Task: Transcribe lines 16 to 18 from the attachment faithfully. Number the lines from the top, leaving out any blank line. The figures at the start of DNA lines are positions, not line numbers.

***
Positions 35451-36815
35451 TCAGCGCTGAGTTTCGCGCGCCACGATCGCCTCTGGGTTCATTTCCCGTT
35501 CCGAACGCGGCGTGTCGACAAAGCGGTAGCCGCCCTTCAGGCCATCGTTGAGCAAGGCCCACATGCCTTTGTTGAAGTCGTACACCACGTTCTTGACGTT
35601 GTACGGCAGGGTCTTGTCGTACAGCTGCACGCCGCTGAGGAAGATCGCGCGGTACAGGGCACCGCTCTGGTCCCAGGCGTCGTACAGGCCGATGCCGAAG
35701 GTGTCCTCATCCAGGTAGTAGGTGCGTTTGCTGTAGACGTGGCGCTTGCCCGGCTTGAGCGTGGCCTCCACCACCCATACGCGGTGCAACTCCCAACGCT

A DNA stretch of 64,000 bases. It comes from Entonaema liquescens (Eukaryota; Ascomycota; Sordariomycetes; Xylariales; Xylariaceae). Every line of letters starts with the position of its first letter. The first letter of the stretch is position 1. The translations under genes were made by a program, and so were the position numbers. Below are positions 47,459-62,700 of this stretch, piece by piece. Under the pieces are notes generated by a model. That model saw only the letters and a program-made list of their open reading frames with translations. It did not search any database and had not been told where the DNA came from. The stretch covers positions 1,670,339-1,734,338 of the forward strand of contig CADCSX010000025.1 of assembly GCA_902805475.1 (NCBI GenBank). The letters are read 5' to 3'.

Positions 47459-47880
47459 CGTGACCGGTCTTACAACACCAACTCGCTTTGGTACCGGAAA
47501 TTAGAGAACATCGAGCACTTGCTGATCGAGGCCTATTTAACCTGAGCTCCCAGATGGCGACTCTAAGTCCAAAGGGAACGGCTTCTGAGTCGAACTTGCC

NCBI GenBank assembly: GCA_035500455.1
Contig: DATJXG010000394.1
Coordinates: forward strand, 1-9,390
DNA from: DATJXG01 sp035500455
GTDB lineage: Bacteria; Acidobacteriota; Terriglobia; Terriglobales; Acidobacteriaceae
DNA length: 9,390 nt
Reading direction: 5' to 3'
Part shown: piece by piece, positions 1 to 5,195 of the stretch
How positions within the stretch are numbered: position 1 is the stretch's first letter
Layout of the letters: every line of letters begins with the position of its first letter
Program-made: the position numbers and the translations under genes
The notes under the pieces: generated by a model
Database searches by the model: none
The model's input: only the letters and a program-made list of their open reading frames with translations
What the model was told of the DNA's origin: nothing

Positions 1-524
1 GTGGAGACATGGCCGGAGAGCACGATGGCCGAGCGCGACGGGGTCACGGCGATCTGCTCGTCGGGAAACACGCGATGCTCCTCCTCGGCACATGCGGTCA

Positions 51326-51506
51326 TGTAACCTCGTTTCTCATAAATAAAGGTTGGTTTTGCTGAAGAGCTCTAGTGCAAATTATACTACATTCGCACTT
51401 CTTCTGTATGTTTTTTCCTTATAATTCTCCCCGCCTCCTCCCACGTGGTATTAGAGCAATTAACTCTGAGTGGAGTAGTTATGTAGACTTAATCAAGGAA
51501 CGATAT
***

Reading direction: 5' to 3'
Part shown: piece by piece, positions 1 to 5,195 of the stretch
How positions within the stretch are numbered: position 1 is the stretch's first letter